At the heart of the allegations against Judith Collins which prompted the Chisholm inquiry is the idea that this “extreme campaign” was funded and carried out to influence and manipulate journalists and ‘the news media’ into serving a hidden agenda. That agenda, it’s been alleged, was to attack, demean and undermine the white collar crime bureau, the Serious Fraud Office (and, outside the terms of reference, also the Financial Markets Authority – see below) who were, as Fisher said, investigating Mark Hotchin.

Without falling too deeply down the rabbit hole, let’s examine those allegations, and see what light if any the Chisholm inquiry evidence sheds on it. Like many allegations, they may be true, partially true, or it could all be an urban legend. …
Continue reading →

Slater Jnr – If bullshit were music, he’d have a brass band

Earlier some genius said this:

What it’s useful to know about Cameron Slater is that he’s not an original thinker, or a leader, or ‘creative’ in anything but in an aping, derivative way.
…History, and his own testimony, shows us that Slater Jnr is a shallow puppet, a ball-boy, a caddie, someone who does other people’s bidding. He was used by David Farrar, he was used by Simon Lusk, he was used by Carrick Graham, he was used by Jason Ede and Phil de Joux.

By the look of things, you can add Rodney Hide to that list. Read Matt Nippert’s NZ Herald piece:

Hide as puppet-master? Looks like it. (click to read Matt Nippert’s article at www.nzherald.co.nz)

Hide as puppet-master? Looks like it. (click to read Matt Nippert’s article at www.nzherald.co.nz)

How it looks: More dirty PR, undisclosed associations and motivations behind not one but two smear campaigns (Xero & Crone). Nasty.
So – business as usual, at the Slater Jnr whatever-it-is-it-ain’t-journalism deceit factory.

If bullshit were music, he’d have a brass band.

– P

Archive of NZ Herald story

The Judith Collins Chisholm inquiry: Who was actually on trial?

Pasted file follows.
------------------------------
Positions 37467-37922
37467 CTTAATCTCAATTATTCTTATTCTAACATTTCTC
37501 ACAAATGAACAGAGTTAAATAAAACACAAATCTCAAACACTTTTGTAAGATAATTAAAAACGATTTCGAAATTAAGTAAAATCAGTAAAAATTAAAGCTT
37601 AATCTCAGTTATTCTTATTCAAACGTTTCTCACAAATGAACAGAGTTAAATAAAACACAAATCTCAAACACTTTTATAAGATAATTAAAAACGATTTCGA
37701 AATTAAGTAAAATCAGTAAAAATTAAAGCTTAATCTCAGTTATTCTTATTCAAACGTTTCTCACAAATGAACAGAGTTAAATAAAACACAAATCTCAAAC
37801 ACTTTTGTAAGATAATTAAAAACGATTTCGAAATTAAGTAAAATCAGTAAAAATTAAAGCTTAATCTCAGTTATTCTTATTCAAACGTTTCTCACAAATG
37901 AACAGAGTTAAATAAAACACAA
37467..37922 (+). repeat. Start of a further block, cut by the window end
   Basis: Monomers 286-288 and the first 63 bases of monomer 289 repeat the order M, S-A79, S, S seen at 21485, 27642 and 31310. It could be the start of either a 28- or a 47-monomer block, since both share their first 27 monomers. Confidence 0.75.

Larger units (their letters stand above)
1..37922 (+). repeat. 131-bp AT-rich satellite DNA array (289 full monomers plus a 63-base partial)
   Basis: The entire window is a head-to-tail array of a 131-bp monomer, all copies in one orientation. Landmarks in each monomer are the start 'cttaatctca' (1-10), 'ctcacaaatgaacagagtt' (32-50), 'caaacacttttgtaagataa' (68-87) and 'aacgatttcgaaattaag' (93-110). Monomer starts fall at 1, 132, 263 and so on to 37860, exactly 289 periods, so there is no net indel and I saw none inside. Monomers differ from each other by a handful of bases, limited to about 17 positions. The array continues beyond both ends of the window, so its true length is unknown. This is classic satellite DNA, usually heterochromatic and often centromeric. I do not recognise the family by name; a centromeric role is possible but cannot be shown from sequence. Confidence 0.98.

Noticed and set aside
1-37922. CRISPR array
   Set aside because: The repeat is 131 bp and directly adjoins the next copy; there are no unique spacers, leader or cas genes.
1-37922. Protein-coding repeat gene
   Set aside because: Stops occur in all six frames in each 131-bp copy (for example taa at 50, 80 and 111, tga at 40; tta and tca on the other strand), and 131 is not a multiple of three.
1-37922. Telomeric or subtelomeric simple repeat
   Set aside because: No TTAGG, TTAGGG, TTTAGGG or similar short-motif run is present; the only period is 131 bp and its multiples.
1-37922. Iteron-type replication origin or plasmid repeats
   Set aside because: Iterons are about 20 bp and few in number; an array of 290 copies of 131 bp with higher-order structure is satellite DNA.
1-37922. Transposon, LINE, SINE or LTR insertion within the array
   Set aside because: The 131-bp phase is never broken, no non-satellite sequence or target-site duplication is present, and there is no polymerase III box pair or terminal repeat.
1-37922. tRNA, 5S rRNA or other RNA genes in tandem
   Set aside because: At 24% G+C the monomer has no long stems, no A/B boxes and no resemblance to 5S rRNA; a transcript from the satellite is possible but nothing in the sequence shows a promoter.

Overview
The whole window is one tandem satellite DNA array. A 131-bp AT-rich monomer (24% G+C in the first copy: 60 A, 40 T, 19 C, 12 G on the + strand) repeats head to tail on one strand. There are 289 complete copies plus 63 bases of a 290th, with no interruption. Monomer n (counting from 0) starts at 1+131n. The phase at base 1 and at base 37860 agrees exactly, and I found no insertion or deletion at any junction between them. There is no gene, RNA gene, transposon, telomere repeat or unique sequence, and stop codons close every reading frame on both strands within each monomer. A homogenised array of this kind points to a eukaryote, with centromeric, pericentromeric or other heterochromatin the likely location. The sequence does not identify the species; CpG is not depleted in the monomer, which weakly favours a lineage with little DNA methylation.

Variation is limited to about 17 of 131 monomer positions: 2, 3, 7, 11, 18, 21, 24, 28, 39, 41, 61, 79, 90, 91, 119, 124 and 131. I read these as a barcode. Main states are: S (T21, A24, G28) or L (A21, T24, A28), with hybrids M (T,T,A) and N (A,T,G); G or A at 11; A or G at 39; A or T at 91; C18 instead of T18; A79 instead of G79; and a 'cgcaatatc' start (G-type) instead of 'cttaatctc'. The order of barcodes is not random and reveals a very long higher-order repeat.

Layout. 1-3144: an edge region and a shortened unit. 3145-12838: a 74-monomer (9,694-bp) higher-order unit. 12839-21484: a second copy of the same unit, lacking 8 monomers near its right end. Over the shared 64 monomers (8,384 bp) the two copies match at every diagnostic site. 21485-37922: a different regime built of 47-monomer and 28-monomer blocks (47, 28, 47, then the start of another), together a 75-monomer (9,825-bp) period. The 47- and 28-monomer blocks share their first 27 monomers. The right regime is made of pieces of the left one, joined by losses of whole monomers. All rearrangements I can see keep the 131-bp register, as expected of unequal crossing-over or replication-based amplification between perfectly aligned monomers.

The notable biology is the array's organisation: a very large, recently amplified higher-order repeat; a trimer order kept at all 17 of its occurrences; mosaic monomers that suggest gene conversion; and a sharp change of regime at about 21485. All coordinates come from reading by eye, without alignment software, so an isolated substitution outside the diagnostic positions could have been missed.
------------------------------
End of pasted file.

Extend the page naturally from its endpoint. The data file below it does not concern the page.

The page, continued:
Collins-pixelated-640w-A

Papakura National MP Judith Collins. Photo: Mark Mitchell, NZ Herald. Digital effects Peter Aranyi.

Reinstating Judith Collins to his cabinet this week, NZ Prime Minister John Key deployed a dogs-balls-obvious talking point that the Papakura MP had been “completely cleared” … “through an independent inquiry”. Here’s a clip:


Spot the talking point: “completely”. MP3 file

Watch a video of him saying it when he announced his cabinet reshuffle in NZ Herald political editor Audrey Young’s report: Judith Collins’ return to Cabinet: John Key had no choice but to reinstate ‘the Crusher’. (Note Audrey’s opinion: “…it would have been grossly unfair of the Prime Minister not to reinstate her.”)

Leave aside Audrey’s benign view for the moment. Mr Key’s remarks strike me as a case of spin and a slippery attempt to rewrite history. Maybe I’m being unfair. I think his (former? current? do we care?) texting/Threema buddy Cameron Slater trotted out the same sort of bald-statement-in-defiance-of-the-facts about another of my local National MPs who resigned in disgrace over an ethical lapse, Pansy Wong. Slater also probably thinks Maurice Williamson – who resigned from Cabinet (but not as an MP) over his improper interference in a police inquiry – has been unjustly treated too.

We’ve had a real run of bad luck with our National MPs out here in East Auckland, haven’t we? At least Jami-Lee Ross (National, Botany) seems like a nice bloke. I guess time will tell.
While we’re waiting, there are some interesting things we can discuss from evidence placed before the “independent inquiry” to which Mr Key referred… Continue reading →

The escape of exnzpat, Part 31

Strange New Worlds

 

Mia sat.  She waited for a sign but no sign came.  She heard only the occasional distant, angry honking of cars in the gathered mêlée somewhere ahead of her.  Her eyes dropped as if she were about to cry, and she called to her sister in the Shadow Lands for guidance.  A few minutes more and with her sister still not arrived, Mia knew that true change had come to her.  But not to her directly.  The world revolving about her had changed.  Shifted and unglued from the path she had known all these years, the world had unexpectedly gone off-center.  It spun crookedly now like an unbalanced top ready to fall.  The impact of it all, of this new order of things, meant the nuances of her magic unwelcome and out of kilter with the aether of the new world.  This had happened only once before.  The day she had killed Simon; things had unglued like this, but in time, she had found her way forward.  Her own powers she relearned.  Regardless of becoming Magus Supreme, the universe and all it contained waited for no one – not Simon, not Mia, nor the one who was now coming… Continue reading →

State agency abusing its powers?

This doesn’t happen every day.
(Update – Transcript of Speaker’s ruling: Maritime NZ Referred to Privileges Committee [PDF 56kb] – Parliament today.)

NZ Parliament – Standing Order 410 (x)

NZ Parliament – Standing Order 410 (x)

I remember the last time this Standing Order was breached. TVNZ was held to have taken action to ‘disadvantage’ its employee Ian Fraser in response to his testimony to a select commmittee.